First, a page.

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Fifty years ago the garden of what is now

our house was five times its present size –

a garden that had been a field, and a heath.

A builder turned an orchard, borders

and most of a lawn into three modern

terraced houses and eight lock-up garages.

Part of what remained of the lawn was a dump.


Occasionally odd things still turn up –

like bits clinker, rusted iron, and, today,

a small piece of coal, of anthracite,

its planes and angles glinting like lightning

in the blackest of skies as I hold it up

to show my ten year old granddaughter.

‘What’s this, do you think?’ ‘Obsidian?’ she says.

‘It’s coal,’ I say. She looks at the geometry

of its blackness with the wonder I would feel

if I were to see obsidian. Seeing

my face she helps me with my homework.

‘It’s black volcanic glass. And in Minecraft

the Nether Portal is made from it.’


Plato maintained that the structure of the world

was cuboid. According to the elder Pliny,

Obsidius, an explorer, discovered

the sable glass in Ethiopia,

and was impressed by its sharp rectangles.

Stone age peoples made it into arrow heads,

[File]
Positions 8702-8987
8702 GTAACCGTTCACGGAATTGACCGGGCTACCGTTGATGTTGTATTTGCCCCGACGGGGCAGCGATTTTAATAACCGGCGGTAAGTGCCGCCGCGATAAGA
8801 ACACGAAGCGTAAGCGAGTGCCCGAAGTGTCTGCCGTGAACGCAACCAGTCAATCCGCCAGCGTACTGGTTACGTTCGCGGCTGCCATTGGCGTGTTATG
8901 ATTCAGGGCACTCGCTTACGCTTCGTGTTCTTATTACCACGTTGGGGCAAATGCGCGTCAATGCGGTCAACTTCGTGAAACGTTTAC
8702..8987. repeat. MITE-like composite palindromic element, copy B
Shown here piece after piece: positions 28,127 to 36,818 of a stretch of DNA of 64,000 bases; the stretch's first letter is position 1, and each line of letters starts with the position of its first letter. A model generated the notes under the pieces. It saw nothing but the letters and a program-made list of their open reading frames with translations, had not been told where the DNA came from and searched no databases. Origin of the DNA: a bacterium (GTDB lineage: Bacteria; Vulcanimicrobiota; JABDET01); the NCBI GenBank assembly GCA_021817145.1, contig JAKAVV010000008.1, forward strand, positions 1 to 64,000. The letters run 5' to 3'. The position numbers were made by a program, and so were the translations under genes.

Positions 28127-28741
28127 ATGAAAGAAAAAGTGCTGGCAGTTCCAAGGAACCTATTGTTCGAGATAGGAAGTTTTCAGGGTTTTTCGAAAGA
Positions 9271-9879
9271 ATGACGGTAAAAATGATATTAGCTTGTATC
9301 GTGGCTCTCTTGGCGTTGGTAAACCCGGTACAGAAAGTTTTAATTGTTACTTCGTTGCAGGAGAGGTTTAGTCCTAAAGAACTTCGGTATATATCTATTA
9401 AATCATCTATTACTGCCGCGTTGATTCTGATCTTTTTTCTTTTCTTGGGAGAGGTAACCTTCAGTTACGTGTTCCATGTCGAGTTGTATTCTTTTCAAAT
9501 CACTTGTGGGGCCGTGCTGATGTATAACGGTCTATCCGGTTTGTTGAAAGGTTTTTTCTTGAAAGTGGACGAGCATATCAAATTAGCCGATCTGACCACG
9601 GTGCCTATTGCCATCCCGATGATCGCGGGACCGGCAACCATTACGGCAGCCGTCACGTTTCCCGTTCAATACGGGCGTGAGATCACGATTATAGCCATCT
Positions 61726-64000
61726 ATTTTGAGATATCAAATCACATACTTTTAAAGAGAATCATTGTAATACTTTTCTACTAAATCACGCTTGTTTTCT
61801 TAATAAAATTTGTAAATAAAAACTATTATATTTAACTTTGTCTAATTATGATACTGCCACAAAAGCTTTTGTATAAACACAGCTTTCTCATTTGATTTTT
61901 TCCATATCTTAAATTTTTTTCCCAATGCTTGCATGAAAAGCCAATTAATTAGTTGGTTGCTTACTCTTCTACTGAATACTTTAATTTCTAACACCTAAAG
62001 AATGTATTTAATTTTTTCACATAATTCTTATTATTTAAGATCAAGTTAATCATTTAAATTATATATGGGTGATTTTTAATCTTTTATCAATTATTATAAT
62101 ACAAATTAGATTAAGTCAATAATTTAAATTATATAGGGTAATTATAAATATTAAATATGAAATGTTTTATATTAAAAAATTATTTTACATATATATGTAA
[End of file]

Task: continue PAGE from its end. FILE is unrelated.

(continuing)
who maybe believed in that portal,

through which Persephone and Orpheus

separately, reluctantly, descended – each returning,

one with glory, one with remorse. And I think

of the others, unnumbered, getting the coal

this child of the future has marvelled at,

coal that has set fire and water at odds

to envelop the world, rendering it

all desert or ocean.




© Copyright David Selzer
2 Responses
  • John Huddart
    August 2, 2021

    Minecraft, eh? Trying to avoid an allusion to your own workshop activities – mining words, turning black glass into diamonds, but, in the words of the song: “It’s impossible!”

  • Alan Horne
    August 10, 2021

    I very much like the shifts of focus in this, from a domestic scene in your garden to the classical world and back to the present day. And the final sentence is brilliant, especially the idea of setting fire and water at odds.

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